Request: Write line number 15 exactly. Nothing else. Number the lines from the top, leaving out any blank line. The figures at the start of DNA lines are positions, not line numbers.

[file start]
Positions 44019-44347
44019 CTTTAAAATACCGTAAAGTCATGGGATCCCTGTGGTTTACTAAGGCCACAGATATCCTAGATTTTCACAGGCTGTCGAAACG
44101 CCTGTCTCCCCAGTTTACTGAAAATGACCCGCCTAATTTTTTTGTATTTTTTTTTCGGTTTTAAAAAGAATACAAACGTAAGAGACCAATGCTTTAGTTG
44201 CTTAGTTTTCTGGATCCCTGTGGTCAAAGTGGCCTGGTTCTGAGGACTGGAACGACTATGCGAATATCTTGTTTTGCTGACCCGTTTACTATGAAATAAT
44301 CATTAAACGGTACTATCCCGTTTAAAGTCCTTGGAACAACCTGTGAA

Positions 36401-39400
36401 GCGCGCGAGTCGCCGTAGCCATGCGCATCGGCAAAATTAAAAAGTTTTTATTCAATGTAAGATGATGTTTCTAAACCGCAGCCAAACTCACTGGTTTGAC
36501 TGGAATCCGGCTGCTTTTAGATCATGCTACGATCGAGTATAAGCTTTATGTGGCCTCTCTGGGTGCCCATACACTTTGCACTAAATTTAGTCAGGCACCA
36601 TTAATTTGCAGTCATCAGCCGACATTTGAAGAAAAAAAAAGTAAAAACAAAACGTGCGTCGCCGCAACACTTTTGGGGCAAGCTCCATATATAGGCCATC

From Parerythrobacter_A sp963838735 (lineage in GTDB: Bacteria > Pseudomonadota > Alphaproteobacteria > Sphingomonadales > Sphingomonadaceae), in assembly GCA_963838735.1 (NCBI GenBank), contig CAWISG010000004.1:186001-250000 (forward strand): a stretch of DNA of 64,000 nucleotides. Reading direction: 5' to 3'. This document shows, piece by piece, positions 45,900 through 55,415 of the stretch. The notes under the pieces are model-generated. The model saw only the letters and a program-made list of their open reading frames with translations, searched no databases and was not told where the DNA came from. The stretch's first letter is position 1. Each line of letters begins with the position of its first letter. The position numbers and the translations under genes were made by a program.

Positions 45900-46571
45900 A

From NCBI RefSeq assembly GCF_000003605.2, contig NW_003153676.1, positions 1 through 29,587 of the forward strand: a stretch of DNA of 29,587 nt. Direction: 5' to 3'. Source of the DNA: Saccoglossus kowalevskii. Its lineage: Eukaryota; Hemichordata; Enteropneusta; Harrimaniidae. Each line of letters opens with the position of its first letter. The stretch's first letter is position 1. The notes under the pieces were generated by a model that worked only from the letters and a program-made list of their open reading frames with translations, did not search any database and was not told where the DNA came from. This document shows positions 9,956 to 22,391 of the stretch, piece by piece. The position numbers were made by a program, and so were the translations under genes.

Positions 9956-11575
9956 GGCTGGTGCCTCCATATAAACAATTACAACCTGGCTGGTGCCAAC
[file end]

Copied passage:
9956 GGCTGGTGCCTCCATATAAACAATTACAACCTGGCTGGTGCCAAC